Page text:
GET YOUR PPC THERMOMETER CHEAT SHEET
Avoid the common mistake of treating all PPC visitors the same in terms of ads and landing pages you use.
Making a tasty pizza can be quite the ordeal, especially if you’re missing the mark with the first pizza dough toss.
In the same way a chef masters his pizza making, having a strategic PPC performance plan in place can help you gather the right ingredients, follow the right order of steps, and produce an ideal end result.
Today, we’ve partnered up with Marin Software to bring you the AdWords Performance Pizza, with eight useful performance improvements you can start implementing today.
Although conducting research can be a tedious process, doing your due diligence can be worthwhile especially when it comes to using AdWords research tools and PPC spy tools.
Warning: Most people use AdWords research and spy tools all wrong. They use AdWords Keyword Planner and PPC spy tools to apply the research to averages.
Applying your research to averages, like average CPCs and average conversion rates, is something you don’t want to do.
Here’s why: When we conducted original research on the effectiveness of AdWords Keyword Planner, we found that in the CPC bid prices were actually more expensive than what our clients were paying for those keywords. Whaaat…
Do This Instead: Apply your Adwords and PPC research to focus on expansion opportunities to increase conversions for search and display.
Use your new research findings for things like:
Here’s how you access AdWords research tool Keyword Planner:
Here’s how you access AdWords Auction Insight report:
For more spy tools, check out 17 PPC spy tools that’ll crush your competition.
Even with PPC spy tools, you shouldn’t be using them to figure out the plausibility of a PPC campaign. Focus on expansion opportunities to beat out your competitors.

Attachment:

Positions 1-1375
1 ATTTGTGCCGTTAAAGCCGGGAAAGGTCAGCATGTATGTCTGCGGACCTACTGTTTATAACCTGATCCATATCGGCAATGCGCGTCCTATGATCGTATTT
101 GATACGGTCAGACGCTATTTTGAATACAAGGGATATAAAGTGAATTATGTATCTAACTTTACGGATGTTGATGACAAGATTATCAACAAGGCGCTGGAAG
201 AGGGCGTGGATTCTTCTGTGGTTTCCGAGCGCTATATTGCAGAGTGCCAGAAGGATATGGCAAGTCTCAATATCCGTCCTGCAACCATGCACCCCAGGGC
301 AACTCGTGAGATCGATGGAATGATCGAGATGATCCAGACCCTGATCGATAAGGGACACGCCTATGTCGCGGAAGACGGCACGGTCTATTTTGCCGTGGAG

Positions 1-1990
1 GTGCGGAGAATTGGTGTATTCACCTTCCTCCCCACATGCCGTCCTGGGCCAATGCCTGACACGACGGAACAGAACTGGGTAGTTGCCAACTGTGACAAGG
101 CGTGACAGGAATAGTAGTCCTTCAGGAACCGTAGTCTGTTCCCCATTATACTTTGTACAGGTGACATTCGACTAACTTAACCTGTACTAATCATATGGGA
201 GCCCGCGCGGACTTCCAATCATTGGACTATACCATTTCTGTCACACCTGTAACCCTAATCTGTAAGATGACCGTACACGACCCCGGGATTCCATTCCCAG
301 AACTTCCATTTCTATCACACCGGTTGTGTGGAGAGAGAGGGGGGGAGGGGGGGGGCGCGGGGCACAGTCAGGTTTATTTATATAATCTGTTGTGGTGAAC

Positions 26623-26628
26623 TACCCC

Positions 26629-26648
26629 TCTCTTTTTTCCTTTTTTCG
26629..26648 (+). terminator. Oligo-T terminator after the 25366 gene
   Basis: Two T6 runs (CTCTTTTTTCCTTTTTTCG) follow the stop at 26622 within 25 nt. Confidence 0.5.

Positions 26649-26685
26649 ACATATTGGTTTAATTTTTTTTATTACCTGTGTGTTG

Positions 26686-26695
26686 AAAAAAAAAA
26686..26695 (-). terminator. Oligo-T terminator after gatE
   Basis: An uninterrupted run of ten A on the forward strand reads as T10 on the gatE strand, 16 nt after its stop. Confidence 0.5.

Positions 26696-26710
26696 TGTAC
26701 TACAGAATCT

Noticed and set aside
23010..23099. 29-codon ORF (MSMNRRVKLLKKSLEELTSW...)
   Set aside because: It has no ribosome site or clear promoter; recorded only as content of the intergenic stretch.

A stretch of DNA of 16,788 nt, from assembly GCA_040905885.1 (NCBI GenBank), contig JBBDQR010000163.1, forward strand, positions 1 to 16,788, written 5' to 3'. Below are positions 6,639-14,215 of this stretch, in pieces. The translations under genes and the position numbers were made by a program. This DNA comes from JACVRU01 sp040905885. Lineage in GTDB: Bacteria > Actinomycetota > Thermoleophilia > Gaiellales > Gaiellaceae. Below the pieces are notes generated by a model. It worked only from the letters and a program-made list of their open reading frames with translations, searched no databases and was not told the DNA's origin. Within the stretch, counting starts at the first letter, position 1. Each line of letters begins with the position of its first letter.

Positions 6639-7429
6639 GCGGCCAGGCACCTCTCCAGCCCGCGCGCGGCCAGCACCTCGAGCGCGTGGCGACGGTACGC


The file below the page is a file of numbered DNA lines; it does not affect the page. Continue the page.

What’s the best way to gain the most control over your AdWords campaigns?
Straight up, using Single Keyword Ad Groups (SKAGs) is an effective way to set up your PPC campaigns so you have the most granular handle over every aspect of your campaign.
You basically set up one keyword per search term within each ad group of your campaign.
Here’s why SKAGs give you utmost flexibility and nimbleness:
With SKAGs, you can stop attracting all those unwanted search terms and start attracting the search terms you’re actually targeting that match up to your keyword.
Here’s what a properly setup SKAG search term to keyword matching looks like:
This way, you can pause the keywords that aren’t bringing you the right traffic and boost the keywords that are.
Another option: Remarketing Lists for Search Ads (RLSAs) is a Google feature where you can create specific text ads that retarget specific audience lists for you.
RLSAs also give you more flexibility because you can modify your bids based on retargeting visitors that have been to your site and landing pages before.
You can cater to where people are in the conversion funnel and decide which ads to expose them to depending on how familiar they are with your brand.
Here’s a visual of the potential ROI reach with RSLA:
With RLSA campaigns, you can target audiences that are in the top of the conversion funnel, hence making your keywords and reach more broad.
If you’re an enthused fan of our blog posts, then you may have seen this before:
When comparing the best usage of AdWords Display Network vs. AdWords Search Network, the two networks address completely different stages of the conversion or action cycle.
Display visitors are at the top of the funnel in the awareness stage, and search visitors are closer to the bottom of the funnel in the consideration phase.
This is an important factor to consider when creating your PPC campaigns and deciding on which channels to use.
Because visitors come from different PPC channels with different intent levels, they’ll respond to different call-to-actions (CTAs).
Takeaway: When creating your CTA, match the threat level of your CTA with your visitor’s stage in the action cycle, and consider which PPC channel they came from.